Superior Donuts is satisfyingly sweet

Aren’t we fascinated when real people live up to well-worn stereotypes?​ The characters in Superior Donuts seem like stereotypes, but they embody realistic contradictions, which makes them endearingly plumb.

Isaih Anderson (left) and Tim McNamara bring nuance and heart to thinly scripted roles in the Live Arts production of Superior Donuts.

When I say that protagonist Arthur Przybyszewski (Robert McNamara) is an old hippie, you know, superficially, just who he is. He smokes reefer to self-medicate, quotes John Lennon and has more hair in his ponytail than on top of his head. But, he’s also a deadbeat dad. He curses a nearby Starbucks while patronizing the franchise. He uses violence to settle a score. We like this guy, and we also understand him.

Live Arts’ Superior Donuts, written by Tracy Letts and directed by Mendy St. Ours and Chris Baumer, bets its smarts and big heart against a formulaic story and wins. McNamara offers a wonderful performance, imbuing a stock character with genuine joy, desperation and anger. Isaih Anderson’s Franco Wicks never steps incorrectly. Franco is a budding Ralph Ellison who needs an income to pay off some very looming debts. He’s too cocksure for his own good, and probably too talented to be working in a donut shop.

The casting is impeccable; a melting pot of characters who are just quirky enough to be plausible. The Russian owner (Sean Michael McCord) of a neighboring DVD shop is affable, despite being a drunk and a racist. Local cop James Bailey (Jason Duvalle Jones), is a caring Trekkie. Randy Osteen (Geri Schirmer), also a cop, is a middle-aged hot pot with a crush on Przybyszewski. Newcomer Diane Key, as Lady Boyle, steals every scene she is in. Even a minor character, Kiril (Shawn Hirabayashi), gives us a shy thug. Ever know one of those?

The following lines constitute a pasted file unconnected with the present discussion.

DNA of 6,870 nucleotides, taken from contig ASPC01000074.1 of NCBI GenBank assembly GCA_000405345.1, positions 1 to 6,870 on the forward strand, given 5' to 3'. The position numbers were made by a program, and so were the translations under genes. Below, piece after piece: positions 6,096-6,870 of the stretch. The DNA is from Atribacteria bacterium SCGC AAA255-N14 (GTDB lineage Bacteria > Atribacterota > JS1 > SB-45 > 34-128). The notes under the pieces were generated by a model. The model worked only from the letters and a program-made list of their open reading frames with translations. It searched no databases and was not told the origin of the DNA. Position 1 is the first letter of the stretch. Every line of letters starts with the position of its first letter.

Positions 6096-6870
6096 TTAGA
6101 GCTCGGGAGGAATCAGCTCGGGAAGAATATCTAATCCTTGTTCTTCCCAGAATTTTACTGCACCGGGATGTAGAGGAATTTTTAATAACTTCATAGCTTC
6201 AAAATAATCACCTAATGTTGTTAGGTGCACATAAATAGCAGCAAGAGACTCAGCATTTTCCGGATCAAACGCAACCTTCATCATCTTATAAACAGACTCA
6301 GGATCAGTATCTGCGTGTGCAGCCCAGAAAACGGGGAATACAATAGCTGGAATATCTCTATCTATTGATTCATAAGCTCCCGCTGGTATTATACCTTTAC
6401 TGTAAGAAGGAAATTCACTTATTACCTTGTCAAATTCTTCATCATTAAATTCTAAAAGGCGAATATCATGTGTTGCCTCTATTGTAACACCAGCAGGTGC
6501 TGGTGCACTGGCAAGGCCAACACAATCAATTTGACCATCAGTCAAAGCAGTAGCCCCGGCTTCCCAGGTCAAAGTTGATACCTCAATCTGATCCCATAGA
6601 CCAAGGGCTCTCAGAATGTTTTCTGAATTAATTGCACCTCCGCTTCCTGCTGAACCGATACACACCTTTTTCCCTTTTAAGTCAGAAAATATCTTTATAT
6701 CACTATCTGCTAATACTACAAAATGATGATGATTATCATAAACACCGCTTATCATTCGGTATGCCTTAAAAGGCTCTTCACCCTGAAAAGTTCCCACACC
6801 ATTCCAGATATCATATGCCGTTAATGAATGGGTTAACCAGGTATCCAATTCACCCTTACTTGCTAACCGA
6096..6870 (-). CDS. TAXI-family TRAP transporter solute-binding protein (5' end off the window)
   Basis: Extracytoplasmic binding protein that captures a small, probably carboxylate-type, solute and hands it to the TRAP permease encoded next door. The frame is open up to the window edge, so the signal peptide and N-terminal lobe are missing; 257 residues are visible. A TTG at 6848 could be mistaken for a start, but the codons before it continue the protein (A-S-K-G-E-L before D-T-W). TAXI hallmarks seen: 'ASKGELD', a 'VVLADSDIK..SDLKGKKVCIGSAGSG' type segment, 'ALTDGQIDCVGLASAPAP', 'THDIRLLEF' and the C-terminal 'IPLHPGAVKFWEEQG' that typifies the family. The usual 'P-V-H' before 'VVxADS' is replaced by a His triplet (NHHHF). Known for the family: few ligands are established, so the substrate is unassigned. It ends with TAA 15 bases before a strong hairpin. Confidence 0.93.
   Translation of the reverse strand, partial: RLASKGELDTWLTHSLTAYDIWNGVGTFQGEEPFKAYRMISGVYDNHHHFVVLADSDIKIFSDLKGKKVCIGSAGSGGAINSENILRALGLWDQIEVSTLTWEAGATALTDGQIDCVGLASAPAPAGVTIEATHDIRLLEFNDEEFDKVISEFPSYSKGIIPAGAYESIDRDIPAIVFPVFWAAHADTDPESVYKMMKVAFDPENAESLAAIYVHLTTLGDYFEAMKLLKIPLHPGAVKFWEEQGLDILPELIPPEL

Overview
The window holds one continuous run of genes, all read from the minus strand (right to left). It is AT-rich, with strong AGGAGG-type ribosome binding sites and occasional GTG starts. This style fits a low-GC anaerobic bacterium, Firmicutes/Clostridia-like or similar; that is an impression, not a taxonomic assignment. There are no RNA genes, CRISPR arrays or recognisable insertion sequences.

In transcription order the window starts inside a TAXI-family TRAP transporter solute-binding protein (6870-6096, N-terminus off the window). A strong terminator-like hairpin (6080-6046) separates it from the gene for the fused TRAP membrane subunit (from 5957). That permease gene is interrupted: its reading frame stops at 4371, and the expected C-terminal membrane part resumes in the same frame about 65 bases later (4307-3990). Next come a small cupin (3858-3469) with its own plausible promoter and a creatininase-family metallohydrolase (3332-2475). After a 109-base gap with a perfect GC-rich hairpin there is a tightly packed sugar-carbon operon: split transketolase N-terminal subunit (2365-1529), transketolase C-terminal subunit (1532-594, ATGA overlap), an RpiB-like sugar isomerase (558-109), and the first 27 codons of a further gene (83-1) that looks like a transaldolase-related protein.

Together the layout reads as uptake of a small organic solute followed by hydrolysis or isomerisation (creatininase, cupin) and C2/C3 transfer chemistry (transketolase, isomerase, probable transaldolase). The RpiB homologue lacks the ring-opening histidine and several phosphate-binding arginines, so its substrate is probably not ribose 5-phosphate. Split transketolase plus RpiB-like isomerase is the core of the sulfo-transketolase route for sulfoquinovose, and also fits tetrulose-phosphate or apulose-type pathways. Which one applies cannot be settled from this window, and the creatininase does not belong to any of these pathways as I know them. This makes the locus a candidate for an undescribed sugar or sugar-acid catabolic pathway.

Kathryn Springmann’s scenery pulls off the seemingly impossible feat of making Live Arts’ UpStage seem spacious. The use of wainscoting to serve as both a definition of the shop’s floorplan and a banister for the audience is clever.

Accidentally underscoring Friday evening’s performance was a live band at The Box playing a never-ending blues riff, but oddly enough, it kind of worked. The actual soundtrack choices, via Live Arts veteran John Holdren—including Gil Scott-Heron, Public Enemy and Hendrix’s “Machine Gun”—were obvious but spot-on. 

Superior Donuts is a bit saccharin at times. It hopes to be about race and gentrification, but those conflicts are ultimately story garnishes. A final showdown rings false. We expect something more tragic, perhaps a death or a foreclosure, but it never happens. These are transient concerns of an enjoyable script served well by an honest and mature production.

Superior Donuts is engaging, smart, hilarious and often touching. It won’t change your life the way Godot or Lear might, but it does lovingly and truthfully leave you with new ideas. And hey, whatever gets you through the night, it’s alright.

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